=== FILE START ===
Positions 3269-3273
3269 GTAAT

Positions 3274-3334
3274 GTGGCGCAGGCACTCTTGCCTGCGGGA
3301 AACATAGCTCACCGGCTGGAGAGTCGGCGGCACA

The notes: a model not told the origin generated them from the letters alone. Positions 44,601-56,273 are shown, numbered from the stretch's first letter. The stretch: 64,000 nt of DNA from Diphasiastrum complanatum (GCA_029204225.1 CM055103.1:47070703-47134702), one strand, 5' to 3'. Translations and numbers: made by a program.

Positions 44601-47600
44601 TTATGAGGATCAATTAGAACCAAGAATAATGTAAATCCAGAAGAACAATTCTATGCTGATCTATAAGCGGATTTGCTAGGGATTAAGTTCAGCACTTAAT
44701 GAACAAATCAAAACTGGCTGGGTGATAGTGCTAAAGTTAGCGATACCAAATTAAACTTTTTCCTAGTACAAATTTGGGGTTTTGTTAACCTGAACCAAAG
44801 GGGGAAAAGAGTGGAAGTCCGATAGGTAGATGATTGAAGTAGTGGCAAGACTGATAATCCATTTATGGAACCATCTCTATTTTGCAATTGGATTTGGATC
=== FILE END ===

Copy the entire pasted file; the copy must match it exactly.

Positions 3269-3273
3269 GTAAT

Positions 3274-3334
3274 GTGGCGCAGGCACTCTTGCCTGCGGGA
3301 AACATAGCTCACCGGCTGGAGAGTCGGCGGCACA

The notes: a model not told the origin generated them from the letters alone. Positions 44,601-56,273 are shown, numbered from the stretch's first letter. The stretch: 64,000 nt of DNA from Diphasiastrum complanatum (GCA_029204225.1 CM055103.1:47070703-47134702), one strand, 5' to 3'. Translations and numbers: made by a program.

Positions 44601-47600
44601 TTATGAGGATCAATTAGAACCAAGAATAATGTAAATCCAGAAGAACAATTCTATGCTGATCTATAAGCGGATTTGCTAGGGATTAAGTTCAGCACTTAAT
44701 GAACAAATCAAAACTGGCTGGGTGATAGTGCTAAAGTTAGCGATACCAAATTAAACTTTTTCCTAGTACAAATTTGGGGTTTTGTTAACCTGAACCAAAG
44801 GGGGAAAAGAGTGGAAGTCCGATAGGTAGATGATTGAAGTAGTGGCAAGACTGATAATCCATTTATGGAACCATCTCTATTTTGCAATTGGATTTGGATC